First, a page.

VENTURES AFRICA – The Federal Government of Nigeria yesterday suspended Dana Airlines operating licence, in the aftermath of the devastating air crash which rocked the country last Sunday.
The crash, which involved the company’s aircraft claimed about 190 people including 153 passengers, six crew members and about 37 people on the ground, has been widely criticize by analysts who unanimously fingered regulatory lapses, which were not addressed, in what they called ‘the numerous red flags’ raised on airlines and aviation sector safety standards.
Joe Obi, Special Adviser to the Aviation Minister on Media, who confirmed the airline’s suspension, said Dana Airlines’ operating license was suspended “indefinitely for safety and precautionary reasons.”
The Nigerian National Assembly also seconded the move, demanding that the NCAA suspend operations of Dana Airlines pending the conclusion of investigations into the crash. It also called on the government to immediately release the reports of previous investigations with commensurate sanctions.
The Senate, in a plenary session, observed a minute silence in honour of those who died in the crash and resolved to send condolence messages to the families of the deceased.
The legislative arm of Africa’s second largest economy also directed that the Director-General of the Nigerian Civil Aviation Authority (NCAA), Dr Harold Demuren, step down until investigations into the air crash had been completed.
The NCAA is the national body with the statutory responsibility of ensuring, regulating, monitoring and promoting the safety, security and reliability of air navigation, in line with International Civil Aviation Organisation (ICAO) standards and recommended practices (SARPs).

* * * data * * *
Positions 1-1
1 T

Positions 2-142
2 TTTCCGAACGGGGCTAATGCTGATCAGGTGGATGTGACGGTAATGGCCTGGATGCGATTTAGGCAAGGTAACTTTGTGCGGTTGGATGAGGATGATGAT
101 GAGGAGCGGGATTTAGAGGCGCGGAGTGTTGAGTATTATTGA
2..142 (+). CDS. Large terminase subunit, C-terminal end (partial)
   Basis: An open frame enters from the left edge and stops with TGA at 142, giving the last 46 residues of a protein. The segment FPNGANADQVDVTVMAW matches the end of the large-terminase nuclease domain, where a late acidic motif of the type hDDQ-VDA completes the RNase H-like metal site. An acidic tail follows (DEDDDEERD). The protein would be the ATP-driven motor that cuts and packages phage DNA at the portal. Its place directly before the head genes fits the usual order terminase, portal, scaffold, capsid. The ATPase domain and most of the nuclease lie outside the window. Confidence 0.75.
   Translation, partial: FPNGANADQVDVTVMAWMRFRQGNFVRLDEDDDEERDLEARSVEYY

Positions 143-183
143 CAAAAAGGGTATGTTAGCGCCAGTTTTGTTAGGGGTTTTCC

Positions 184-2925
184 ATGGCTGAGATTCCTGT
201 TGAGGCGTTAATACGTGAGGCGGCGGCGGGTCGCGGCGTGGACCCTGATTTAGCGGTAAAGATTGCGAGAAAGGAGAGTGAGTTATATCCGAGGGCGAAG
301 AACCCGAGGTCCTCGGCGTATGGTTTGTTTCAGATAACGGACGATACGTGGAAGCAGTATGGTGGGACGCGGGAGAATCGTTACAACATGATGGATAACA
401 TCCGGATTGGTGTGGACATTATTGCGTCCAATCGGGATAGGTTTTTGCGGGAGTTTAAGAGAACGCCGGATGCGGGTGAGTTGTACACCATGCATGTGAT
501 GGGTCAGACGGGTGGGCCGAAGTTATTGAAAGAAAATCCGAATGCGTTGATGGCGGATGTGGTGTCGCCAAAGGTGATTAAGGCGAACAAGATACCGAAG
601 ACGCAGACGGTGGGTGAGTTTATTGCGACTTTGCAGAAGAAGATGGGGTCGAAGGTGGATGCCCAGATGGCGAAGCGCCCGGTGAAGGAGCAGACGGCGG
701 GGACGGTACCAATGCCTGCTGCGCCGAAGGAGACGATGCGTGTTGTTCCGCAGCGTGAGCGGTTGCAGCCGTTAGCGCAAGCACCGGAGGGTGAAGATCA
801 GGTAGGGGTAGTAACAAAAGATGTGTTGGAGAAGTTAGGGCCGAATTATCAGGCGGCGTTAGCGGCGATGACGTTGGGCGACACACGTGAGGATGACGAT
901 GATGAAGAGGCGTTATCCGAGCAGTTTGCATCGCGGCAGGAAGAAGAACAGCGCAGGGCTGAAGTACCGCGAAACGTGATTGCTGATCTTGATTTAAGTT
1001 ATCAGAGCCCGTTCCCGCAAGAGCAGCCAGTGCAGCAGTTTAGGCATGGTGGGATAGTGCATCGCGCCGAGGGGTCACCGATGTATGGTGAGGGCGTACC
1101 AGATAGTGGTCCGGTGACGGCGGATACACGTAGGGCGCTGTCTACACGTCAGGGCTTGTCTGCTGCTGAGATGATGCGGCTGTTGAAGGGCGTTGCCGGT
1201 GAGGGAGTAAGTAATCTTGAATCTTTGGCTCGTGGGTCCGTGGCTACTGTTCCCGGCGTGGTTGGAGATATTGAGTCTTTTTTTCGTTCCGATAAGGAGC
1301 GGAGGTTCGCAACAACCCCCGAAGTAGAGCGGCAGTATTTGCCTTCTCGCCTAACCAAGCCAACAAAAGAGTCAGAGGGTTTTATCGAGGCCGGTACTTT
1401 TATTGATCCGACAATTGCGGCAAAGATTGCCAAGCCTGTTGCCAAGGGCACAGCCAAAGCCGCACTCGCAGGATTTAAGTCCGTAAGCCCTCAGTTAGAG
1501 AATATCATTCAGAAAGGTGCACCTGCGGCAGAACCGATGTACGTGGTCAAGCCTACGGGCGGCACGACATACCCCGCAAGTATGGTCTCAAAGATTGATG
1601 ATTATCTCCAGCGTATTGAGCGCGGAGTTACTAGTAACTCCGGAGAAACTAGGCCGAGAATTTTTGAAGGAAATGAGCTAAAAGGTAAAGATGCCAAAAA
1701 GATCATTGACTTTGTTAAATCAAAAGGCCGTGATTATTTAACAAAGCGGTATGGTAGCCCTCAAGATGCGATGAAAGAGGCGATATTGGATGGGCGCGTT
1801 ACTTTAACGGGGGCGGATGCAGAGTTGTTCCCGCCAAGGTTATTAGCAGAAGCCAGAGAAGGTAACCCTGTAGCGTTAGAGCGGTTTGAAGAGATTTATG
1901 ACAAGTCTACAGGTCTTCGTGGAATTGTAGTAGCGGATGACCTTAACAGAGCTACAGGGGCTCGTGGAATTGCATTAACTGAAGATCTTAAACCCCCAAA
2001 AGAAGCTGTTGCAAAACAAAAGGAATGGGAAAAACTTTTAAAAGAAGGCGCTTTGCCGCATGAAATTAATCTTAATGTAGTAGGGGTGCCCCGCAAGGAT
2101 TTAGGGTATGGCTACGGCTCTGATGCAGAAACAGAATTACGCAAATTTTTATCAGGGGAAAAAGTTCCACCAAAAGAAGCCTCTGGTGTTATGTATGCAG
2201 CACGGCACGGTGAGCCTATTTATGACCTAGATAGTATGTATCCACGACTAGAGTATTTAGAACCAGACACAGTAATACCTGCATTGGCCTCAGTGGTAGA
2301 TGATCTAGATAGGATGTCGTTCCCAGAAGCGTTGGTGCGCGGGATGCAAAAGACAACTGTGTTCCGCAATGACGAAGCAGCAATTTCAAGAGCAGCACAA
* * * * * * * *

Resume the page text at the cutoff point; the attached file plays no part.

In his contribution, the Deputy Senate President, Sen. Ike Ekweremadu, said it was imperative for relevant authorities to pay serious attention to early warning signals – “red flags”- before they degenerate into catastrophes.
Meanwhile, AON, the London-based insurance company of Dana Airlines, is set to pay substantial premium, running into billions of Naira, to relations of the 153 persons, including the crew members that died in the crash. In accordance to international aviation laws and regulations, each passenger is entitled to $100,000,000 while the crew is entitled to $150,000,000 each.
Overall, the airline is expected to pay about N3.5 billion naira ($21.6 million) to the families of victims.
In the flight 9J-922 of June 3, the aircraft with registration number 5N-RAM, departed Abuja for Lagos with 146 passengers on board, with one Dana Air flight engineer, two pilots and four cabin crew.
According to reports, officials of AON,which controls 70 percent of the Nigerian aviation industry, have arrived the country to inspect the crash site.
As at yesterday, families of victims of the crash were being permitted to take possession of their corpses, a local newspaper reported.
The air crash has been termed the worst in the country’s aviation history.